DC and Warner Bros. Animation have reportedly come under scanner after a You Tuber slapped plagiarism charges on the studio for copying a fight sequence involving Batman in a DC animated movie.
YouTube user Micah Brock aka KwonKicker, who is known for making martial arts-centric fighting series, compiled a video with a side-by-side comparison of a fight sequence from his 2012 released web series Slog Street Scrappers and Batman vs. Robin from 2015. The video shows almost similar fight sequences, edits, and camera changes.
“It looks like an action sequence may have been lifted from my web series “Slug Street Scrappers,” and then inserted into the Warner Bros/DC animated film, “Batman vs Robin,” KwonKicker noted in the video description. You can check out the video clip below.
The YouTuber uploaded the video on the video sharing platform on December 7, 2018. But he didn’t receive any response from Warner Bros. and DC yet as of December 23, 2018. He took to the video’s comment section calling out the studio’s representatives to contact him. He even asked interested attorney or litigators who want to help him in the case to contact him.
“Still waiting for WB & DC to return my emails. I’ve tried contacting them in a friendly manner, but I’ve received no response yet. If you’re a WB/DC rep, contact me via the info in my channel’s about section. If you are an attorney or litigator interested in working with me on contingency, please do the same,” KwonKicker wrote.
He reiterated that the whole issue is not about using the same sequence of fight moves, but, about copying the sequence frame-by-frame by using a combination of the same tempo, same moves, same camera angles, same edits, and the body outlines of the characters.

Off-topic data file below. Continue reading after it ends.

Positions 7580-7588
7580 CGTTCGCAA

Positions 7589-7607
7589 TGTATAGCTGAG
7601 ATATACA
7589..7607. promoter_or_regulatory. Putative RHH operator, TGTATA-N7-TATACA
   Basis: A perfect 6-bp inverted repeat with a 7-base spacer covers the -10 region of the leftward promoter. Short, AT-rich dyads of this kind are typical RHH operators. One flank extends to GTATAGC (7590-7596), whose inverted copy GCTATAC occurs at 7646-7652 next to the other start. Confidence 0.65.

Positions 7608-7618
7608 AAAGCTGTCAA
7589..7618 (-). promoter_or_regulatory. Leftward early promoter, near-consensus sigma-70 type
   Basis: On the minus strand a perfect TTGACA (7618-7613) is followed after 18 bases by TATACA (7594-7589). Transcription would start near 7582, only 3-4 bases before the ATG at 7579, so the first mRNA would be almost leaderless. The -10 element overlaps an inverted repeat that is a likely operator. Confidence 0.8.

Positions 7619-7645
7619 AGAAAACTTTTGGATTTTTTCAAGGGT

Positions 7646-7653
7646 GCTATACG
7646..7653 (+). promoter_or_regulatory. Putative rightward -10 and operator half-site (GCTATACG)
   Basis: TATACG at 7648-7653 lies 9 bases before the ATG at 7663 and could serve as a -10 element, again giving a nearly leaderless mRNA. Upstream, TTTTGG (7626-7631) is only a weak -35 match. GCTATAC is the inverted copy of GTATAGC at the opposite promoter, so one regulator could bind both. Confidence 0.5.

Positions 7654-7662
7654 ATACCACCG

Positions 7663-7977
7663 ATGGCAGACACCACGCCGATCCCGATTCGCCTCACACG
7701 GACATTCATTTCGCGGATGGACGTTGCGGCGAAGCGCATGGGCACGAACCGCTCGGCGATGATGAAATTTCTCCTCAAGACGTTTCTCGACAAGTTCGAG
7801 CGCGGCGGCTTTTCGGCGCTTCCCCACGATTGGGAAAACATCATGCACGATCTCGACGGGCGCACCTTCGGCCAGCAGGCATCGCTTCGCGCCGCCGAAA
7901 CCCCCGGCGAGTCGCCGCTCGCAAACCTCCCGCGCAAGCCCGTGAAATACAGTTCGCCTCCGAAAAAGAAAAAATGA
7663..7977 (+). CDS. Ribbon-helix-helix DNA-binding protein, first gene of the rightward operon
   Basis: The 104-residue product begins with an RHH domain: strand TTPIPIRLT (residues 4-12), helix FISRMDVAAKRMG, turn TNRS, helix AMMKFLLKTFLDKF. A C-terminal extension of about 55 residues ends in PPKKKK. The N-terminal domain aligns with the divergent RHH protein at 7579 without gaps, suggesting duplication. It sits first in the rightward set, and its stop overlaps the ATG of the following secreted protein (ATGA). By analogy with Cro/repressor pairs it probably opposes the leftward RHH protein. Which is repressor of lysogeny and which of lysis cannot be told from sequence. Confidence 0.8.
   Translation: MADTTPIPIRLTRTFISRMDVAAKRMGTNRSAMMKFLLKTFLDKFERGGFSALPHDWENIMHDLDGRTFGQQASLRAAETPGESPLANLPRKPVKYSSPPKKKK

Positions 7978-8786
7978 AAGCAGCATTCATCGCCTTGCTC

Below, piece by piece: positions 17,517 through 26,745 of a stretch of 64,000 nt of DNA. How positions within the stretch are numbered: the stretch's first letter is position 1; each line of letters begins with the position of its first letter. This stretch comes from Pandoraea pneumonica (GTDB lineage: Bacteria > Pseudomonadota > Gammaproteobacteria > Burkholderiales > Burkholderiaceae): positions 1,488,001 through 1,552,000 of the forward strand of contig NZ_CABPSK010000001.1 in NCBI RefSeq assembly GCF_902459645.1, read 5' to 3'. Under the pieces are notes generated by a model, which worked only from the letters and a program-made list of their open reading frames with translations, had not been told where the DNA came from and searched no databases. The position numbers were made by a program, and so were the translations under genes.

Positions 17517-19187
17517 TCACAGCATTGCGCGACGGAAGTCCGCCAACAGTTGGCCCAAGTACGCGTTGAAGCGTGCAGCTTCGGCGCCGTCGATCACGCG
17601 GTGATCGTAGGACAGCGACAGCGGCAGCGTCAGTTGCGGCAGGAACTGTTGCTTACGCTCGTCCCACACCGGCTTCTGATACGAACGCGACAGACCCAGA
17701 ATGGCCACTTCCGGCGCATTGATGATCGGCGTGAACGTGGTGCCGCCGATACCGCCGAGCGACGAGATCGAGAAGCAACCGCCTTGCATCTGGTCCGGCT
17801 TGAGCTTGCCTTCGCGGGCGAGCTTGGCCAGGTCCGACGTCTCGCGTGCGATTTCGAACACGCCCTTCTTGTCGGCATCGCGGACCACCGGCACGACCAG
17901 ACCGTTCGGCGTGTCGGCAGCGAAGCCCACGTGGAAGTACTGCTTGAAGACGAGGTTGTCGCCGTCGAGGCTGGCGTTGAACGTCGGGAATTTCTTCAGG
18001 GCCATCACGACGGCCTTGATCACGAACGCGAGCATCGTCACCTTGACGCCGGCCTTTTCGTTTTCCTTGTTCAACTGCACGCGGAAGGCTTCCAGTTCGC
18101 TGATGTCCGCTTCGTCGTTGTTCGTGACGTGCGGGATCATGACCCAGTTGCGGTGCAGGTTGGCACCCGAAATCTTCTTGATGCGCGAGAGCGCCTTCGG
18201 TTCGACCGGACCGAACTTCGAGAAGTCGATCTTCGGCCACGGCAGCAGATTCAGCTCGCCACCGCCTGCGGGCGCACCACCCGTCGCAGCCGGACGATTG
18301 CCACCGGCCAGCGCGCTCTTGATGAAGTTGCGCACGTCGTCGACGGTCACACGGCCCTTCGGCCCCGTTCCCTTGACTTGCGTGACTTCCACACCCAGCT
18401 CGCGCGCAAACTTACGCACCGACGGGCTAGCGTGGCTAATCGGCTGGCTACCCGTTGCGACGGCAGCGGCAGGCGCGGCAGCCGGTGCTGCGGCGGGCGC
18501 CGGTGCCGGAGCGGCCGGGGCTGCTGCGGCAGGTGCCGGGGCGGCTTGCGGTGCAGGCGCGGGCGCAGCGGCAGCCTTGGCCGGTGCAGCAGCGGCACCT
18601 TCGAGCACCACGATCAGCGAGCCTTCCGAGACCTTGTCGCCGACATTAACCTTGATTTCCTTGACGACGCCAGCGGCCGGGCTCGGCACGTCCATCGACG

“To reiterate… I would not care if all they did was to use the same sequence of fight moves. The fight choreography by itself isn’t the actual issue, as similar choreography is bound to happen from time to time in action films. My primary issue is that it looks as if they straight up TRACED OVER the sequence from my film frame-by-frame, using a combination of the same tempo, same moves, same camera angles, same edits, and the body outlines of my characters. In other words, my issue is that it appears as if they rotoscoped the sequence without asking permission. Also, the characters in this series are entirely original creations. They are NOT characters from video games,” the YouTuber noted.
It remains to be seen if the studio takes note of the issue and replies back to KwonKicker or if he takes the legal way to get due credit for his work.
Do check with Pursue News for more updates on the issue.
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